You are here : Home

Posts tagged as:

bank of america short sale

bank of america HAFA short sale

 

Bank of America, your 3rd party vendors are giving HAFA a bad name – as if it needed help with that. Halloween is just around the corner, so beware homeowners, this tale is likely to scare you into NOT choosing a Bank of America HAFA short sale. Just when the industry is giving BOA some credit for streamlining their short sales online, they continue to outsource their HAFA short sales to companies like AMS and LRC. Since Bank of America HAFA short sales require their own special process and paperwork, the homeowner has the option to register to qualify for HAFA through a 3rd party vendor such as AMS and LRC. Once that long and dreadful approval process is over (if it ever ends), it then goes to normal BOA processing online to finish the short sale.

Case in point. We take a listing on a property back in March 2011, nice community, immediately get good offers, but the homeowner wants to go HAFA route to get the $3,000 if she qualifies. I explain to her the risk of doing a Bank of America HAFA short sale, but she wants to see how it plays out. So, the timeline begins. She sends them paperwork, they lose it (think HAMP loan mod program flashbacks), resends, re-lose, etc. Finally in June 2011 they have the paperwork they need. Yes, that took 3 months with lovely AMS. They order the appraisal to be done, which I meet appraiser at property. Apprasier sends the report to AMS. Guess what? They lose it. There goes another MONTH of trying to get that figured out. Now we are in August. At this point I explain to the homeowner that she may want to opt out of this program and go regular short sale, since we are getting short on time. She wants to hold out for the $3K incentive.

Glimmer of hope, homeowner finally gets a verbal approval for the HAFA program, which is nice but doesnt mean much since we need it in writing. Time goes by, it is now Sept. Keep in mind, this whole time AMS will not speak to the listing agent (me) since the homeowner must first qualify before AMS can speak with agent. Finally as we are getting close to the final approval (and the buyer is STILL hanging in there), AMS comes back and says file is declined due to a foreclosure sale date which now has been set. SEVEN months in the process of waiting for an approval and now the homeowner is 2 weeks away from losing the home. I immediately cancel the HAFA file and open it up regular short sale and request the postponement. That is where we are at this point.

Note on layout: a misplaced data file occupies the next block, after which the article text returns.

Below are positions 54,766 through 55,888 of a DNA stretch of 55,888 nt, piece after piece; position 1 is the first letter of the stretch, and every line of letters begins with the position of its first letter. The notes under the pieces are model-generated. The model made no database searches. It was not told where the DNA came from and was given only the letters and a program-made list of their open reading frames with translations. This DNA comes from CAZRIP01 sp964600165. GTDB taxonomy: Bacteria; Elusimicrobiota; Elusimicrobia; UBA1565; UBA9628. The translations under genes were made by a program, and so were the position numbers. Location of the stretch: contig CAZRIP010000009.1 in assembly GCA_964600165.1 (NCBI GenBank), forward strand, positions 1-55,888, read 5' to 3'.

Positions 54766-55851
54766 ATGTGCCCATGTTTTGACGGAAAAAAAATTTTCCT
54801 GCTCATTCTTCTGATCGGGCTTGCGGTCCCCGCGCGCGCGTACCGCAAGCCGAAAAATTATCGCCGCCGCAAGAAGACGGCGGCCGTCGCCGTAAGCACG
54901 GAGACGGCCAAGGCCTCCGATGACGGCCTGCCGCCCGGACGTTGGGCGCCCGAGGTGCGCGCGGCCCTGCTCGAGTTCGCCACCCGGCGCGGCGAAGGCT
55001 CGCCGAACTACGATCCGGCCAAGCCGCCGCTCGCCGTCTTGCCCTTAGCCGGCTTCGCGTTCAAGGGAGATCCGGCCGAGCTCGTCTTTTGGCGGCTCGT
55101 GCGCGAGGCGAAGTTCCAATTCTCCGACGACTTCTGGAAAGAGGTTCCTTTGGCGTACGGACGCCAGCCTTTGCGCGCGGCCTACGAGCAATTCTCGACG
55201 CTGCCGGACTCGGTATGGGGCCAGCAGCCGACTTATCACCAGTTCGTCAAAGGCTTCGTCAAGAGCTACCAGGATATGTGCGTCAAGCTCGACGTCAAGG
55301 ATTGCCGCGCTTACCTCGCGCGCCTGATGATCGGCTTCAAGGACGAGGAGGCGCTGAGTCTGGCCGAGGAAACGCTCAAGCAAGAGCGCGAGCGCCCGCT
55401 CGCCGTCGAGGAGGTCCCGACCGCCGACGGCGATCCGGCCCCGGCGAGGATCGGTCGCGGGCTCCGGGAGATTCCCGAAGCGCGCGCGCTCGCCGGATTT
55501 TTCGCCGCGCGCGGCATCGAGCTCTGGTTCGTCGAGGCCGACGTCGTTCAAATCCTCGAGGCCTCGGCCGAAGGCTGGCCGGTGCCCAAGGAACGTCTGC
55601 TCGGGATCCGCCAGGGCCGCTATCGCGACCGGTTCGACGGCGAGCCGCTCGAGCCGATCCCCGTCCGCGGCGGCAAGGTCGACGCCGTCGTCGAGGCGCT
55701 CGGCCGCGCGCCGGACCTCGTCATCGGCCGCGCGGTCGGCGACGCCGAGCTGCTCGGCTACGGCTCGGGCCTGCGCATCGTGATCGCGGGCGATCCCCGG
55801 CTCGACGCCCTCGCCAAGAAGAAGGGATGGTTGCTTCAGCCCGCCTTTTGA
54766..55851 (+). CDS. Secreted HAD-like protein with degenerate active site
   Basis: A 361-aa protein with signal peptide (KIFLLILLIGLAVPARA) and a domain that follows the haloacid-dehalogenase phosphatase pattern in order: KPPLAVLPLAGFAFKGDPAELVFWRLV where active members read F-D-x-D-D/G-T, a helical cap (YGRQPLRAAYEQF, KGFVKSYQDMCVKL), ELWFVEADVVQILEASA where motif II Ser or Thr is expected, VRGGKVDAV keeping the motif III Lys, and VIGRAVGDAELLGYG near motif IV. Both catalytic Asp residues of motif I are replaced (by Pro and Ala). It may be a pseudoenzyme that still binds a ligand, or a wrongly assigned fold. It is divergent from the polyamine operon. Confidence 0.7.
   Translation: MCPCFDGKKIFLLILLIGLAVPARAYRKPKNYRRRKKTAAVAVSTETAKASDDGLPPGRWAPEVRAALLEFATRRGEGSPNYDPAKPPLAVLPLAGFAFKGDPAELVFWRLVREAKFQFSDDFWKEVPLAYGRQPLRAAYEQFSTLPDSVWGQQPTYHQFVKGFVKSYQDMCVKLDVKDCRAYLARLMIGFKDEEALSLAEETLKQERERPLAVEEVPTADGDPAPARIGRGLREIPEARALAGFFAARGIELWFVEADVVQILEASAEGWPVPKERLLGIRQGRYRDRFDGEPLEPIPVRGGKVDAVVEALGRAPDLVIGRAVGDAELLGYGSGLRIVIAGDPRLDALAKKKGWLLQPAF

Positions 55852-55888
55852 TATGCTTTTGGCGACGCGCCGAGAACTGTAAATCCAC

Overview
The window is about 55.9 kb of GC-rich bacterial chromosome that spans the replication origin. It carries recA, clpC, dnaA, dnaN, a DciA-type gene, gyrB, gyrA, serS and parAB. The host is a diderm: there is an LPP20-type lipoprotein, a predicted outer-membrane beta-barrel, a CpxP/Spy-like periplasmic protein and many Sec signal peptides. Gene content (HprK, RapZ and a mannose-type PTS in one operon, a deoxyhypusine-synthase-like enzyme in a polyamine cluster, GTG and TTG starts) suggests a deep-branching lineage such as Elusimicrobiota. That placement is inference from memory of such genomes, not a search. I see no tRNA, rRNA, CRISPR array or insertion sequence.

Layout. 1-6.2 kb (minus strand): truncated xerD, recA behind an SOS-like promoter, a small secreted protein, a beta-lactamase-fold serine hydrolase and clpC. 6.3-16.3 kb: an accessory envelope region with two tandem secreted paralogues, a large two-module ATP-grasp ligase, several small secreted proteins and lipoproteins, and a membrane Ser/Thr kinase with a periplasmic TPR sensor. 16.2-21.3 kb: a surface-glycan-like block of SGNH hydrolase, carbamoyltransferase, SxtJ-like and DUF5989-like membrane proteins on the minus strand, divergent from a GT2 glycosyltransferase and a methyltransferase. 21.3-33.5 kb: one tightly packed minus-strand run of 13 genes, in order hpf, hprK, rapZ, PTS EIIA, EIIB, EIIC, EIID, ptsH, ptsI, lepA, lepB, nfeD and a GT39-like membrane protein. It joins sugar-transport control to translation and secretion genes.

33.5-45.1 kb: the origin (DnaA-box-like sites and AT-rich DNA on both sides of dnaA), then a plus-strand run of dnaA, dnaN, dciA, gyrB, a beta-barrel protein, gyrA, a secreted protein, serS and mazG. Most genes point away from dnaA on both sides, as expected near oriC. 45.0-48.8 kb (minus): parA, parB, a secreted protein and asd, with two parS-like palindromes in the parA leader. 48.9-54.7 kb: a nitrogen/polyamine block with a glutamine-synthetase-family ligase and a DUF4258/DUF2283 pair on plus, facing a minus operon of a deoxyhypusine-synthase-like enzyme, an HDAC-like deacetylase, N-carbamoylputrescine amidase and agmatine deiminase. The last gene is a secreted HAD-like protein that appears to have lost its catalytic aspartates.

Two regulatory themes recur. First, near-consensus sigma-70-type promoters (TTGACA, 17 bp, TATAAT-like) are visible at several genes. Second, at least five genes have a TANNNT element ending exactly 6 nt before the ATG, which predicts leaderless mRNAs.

We have successfully closed Bank of America HAFA short sales, and each one is the same, a long drawn out process that almost all homeowners regret waiting out for $3K (which is taxed by the way). BOA needs to get their act together and hire 3rd party vendors who can service these files better and make HAFA what it was supposed to be, a good alternative for homeowners facing foreclosure.
On a positive note, many other servicers have relatively decent HAFA short sale departments. But BOA, you need to work on it.

When you elect to do a short sale, your lender will usually ask you if you want to apply for the HAFA short sale, talk with us about the pros and cons before making that decision. You could end up saving yourself a lot of time and stress!

{ Comments on this entry are closed }

The “Deficiency Evaluation Tool”, or DET. Wow that has a high-tech ring to it doesn’t it? Sounds pretty important. Turns out it could be. From what insider sources have told me, this is what Bank of America is using to determine whether their short sale approval letter will have any “deficiency” language in it. What’s that mean, you ask? Well, if a bank approves your short sale, on the approval letter they reserve the right to include verbiage that allows them to come back at a later point and ask for money from the you, the seller. How likely is that to happen? Hard to say, but you can see below what the criteria is for this and what factors are likely to sway them in one direction or another. Things such as was it owner occupied, who is the investor, was it purchase money loan, etc. Well, the good thing about living in California besides the weather is the California Civil Code of Procedure, Sections 580a through 580d, which state that under certain situations, California is an “Anti-Deficiency” State. But, you have to meet certain criteria, such as it must be owner-occupied, must be purchase money loan, and more. We always suggest talking to an attorney before pursuing a short sale, and then you can again consult with your attorney about the specific verbiage included in your Bank of America or other lender’s short sale approval letter. Since short sale approval letters vary from investor to investor, we don’t if deficiency language will be included until the bank has reviewed the seller’s short sale package, but keep in mind you always have the opportunity to review the letter before you agree to accept their terms.

Bank of America Short Sale Deficiency

Bank of America Short Sale Deficiency Tool

{ Comments on this entry are closed }